To My Coworkers on the Days I Seem ‘Needy’ as a Special Needs Parent


Some life lessons can be more difficult to understand than others.

Life’s balance, as I know it, has completely shifted over the past six months. The independent, dependable person I once was seems to be a distant memory — replaced, instead, by what often feels like a scattered shell of my former self. The woman who never turned down a request for help has become someone who feels like she’s constantly asking for the graces of others. Simply stated, the giver has become the taker, and it’s terrifying.

I am fairly new to the community of special needs parenting. Six months ago, the only “special need” I had was to leave work for a few hours when my son fell off his new bike and broke his nose. My reality now is stretching FMLA leave to cover my daughter Piper’s visits to the developmental pediatrician, the pediatric neurologist and multiple weekly therapy sessions, just for starters.

Presently, I find myself overwhelmed and anxious over the mere thought of what my daughter’s care may mean for my personal and professional life. There’s a lesson in here somewhere, and I feel like the only way to find it is to reach out and ask those in my professional life to consider me, the person hidden behind all of the requests.

I ask you, please, to understand how scary all of this is. We’ve only known each other a little over a year, and that makes all of this so much harder! You barely got a chance to know me professionally before my life became more demanding, so I’ll explain the best way I know how. I was you. I was ever-present, driven and reliable. I was the person who filled in without question when “life happened” to someone on my team. With the exception of needing regular time off to coordinate my daughter’s care, I am still those things.

Because of my needs, I feel like my performance might frequently be overshadowed by my need for accommodation. I give all I have each day I work beside you, yet my sense of personal responsibility causes me to feel like a liability. Unless you have walked this path, you may not be able to understand how heart-wrenching that feeling is.

I want you to know, also, that I see you. Honestly speaking, that is what makes this reality hardest of all. I see how it affects you when I leave you short-handed. Not only do I see you, I care about you. I am mature enough to realize you don’t harbor resentment towards me personally. Still, I internalize your frustration in this situation, and I feel tremendous guilt over the fact that my needs regularly come at your expense. If I didn’t value you as much as I do, this wouldn’t be so hard.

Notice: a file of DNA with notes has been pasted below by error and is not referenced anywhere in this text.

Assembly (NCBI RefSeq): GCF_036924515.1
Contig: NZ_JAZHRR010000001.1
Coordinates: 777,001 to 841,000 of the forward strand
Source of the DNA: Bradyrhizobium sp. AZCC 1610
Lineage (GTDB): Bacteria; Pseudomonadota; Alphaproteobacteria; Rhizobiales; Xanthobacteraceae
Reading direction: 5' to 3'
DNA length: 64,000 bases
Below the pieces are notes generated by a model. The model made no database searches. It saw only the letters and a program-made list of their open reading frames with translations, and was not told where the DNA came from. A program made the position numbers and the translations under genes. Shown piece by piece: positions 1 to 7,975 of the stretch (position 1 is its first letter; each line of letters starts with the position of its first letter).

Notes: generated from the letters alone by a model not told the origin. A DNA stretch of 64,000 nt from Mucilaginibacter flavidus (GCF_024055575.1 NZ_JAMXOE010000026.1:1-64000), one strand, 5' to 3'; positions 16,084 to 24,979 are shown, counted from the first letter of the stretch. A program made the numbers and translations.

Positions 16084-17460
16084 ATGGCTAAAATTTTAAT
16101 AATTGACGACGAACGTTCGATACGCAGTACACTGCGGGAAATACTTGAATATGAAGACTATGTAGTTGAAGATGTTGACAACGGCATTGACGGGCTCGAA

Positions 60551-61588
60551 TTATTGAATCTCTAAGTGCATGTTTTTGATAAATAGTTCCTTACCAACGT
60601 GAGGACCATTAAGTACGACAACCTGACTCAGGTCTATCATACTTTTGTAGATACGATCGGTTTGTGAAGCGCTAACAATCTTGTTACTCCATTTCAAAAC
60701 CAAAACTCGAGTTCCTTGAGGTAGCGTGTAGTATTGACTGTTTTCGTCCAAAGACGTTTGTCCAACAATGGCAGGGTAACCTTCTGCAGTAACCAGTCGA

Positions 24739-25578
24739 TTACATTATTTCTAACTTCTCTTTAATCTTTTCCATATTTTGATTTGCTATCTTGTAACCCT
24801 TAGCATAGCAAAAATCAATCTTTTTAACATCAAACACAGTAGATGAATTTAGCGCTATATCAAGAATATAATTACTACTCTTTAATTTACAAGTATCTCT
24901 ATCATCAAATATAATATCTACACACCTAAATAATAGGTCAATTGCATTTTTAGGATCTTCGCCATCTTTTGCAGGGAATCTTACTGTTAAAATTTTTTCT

I ask you to understand that besides being a special needs parent, I’m human, just like you. There will be times when I will be sick, need surgery or lose a loved one. Like you, I will need occasional time off to take care of my own needs. Please fight the immediate instinct to be annoyed by this, due to the fact that I already ask for so much. I never wanted to be needy. I wouldn’t change a thing about my daughter, but the gravity of the situation regularly sits heavily on my shoulders.

Lastly, I wish for you to understand how much I appreciate your continued support. No one but me is responsible for the feelings I’ve expressed. Life hasn’t been easy as of late, and though I may seem like an open book, what I share with you often doesn’t scratch the surface. Collectively, you seem to accept that, and continue to embrace me, even with all of my extra needs.

image
Angela.

Follow this journey on drivingthestrugglebus.

The Mighty is asking the following: Write a letter to anyone you wish had a better understanding of your experience with disability, disease or mental illness. If you’d like to participate, please send a blog post to [email protected] Please include a photo for the piece, a photo of yourself and 1-2 sentence bio. Check out our Submit a Story page for more about our submission guidelines.


Find this story helpful? Share it with someone you care about.


Related to Other

Reclaiming What It Means to Feel Beautiful as a Medically Complex Teen

I felt like I was hiding all the time. Your self image wears thin when you’re under the impression that you have to spare the world from the reality of your existence. It wasn’t what I wanted, so I just decided to stop believing who I am is something to be ashamed of. I’m pretty [...]

What I Wish I Could Tell My 13-Year-Old Self in the Operating Room

Dear 13-Year-Old Self, You’re not alone. I know you feel that way because no one is telling you anything or explaining anything to you. I want you to know I understand. I understand because I was there many times before. I was you. I see you, sweet girl. I see your body shaking with fear. [...]

When I Learned to Love the Detour My Life Took After My Illness

I took my own story to Boston College in February to show students that a detour is not a dead end. Somehow I’ve managed to cram more surgeries than I can count into a one-woman autobiographical musical, a presentation on mental health, and a takeaway that difficulties can truly make you stronger. Ten years of uncertainty and setbacks [...]

If You're Struggling, Remember: Adulting’s Not Always Easy, Humaning Can Be Hard.

As a psychotherapist I want to go on record by saying that life can feel hard. Really hard sometimes. The daily stuff of our own individual lives — the Adulting and Humaning we’re all called upon to do each and every waking day — isn’t always fun, glamorous or easy. Not at all. I say this not to [...]